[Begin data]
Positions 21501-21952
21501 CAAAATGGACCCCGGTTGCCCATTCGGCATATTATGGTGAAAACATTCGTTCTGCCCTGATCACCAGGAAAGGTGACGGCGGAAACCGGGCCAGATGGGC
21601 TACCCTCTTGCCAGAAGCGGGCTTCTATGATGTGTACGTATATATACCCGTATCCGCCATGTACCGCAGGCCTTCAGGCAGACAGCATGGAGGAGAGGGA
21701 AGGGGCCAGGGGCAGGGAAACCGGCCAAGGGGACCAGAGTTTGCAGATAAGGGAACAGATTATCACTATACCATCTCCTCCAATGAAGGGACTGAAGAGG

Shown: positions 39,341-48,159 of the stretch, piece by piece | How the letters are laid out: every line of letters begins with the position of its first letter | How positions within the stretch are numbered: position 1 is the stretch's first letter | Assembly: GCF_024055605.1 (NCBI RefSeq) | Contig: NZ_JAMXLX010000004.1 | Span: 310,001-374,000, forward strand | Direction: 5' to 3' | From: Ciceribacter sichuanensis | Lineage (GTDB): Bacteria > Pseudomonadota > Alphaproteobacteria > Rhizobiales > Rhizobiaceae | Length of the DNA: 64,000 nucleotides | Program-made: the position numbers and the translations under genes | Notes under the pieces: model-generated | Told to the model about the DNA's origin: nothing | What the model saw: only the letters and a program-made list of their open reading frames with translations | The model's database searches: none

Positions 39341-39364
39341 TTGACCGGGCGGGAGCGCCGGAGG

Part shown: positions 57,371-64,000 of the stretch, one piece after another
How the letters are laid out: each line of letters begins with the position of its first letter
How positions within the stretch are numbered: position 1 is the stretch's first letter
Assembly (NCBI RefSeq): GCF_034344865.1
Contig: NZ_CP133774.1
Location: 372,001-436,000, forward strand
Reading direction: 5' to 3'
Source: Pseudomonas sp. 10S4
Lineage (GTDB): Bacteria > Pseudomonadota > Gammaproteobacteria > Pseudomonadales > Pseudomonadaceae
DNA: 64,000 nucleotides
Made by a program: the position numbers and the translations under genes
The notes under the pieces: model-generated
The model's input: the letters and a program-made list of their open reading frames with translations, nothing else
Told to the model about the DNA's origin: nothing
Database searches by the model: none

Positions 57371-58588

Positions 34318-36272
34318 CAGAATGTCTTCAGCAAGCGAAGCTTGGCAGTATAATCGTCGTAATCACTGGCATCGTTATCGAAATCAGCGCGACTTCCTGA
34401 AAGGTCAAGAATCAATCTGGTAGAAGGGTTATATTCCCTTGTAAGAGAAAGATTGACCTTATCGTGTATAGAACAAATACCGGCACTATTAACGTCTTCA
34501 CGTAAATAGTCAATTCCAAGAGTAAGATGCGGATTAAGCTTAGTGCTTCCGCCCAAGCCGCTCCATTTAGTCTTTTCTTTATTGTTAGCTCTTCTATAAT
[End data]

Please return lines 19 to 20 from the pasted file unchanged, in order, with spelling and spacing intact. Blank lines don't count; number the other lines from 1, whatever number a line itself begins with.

The notes under the pieces: model-generated
The model's input: the letters and a program-made list of their open reading frames with translations, nothing else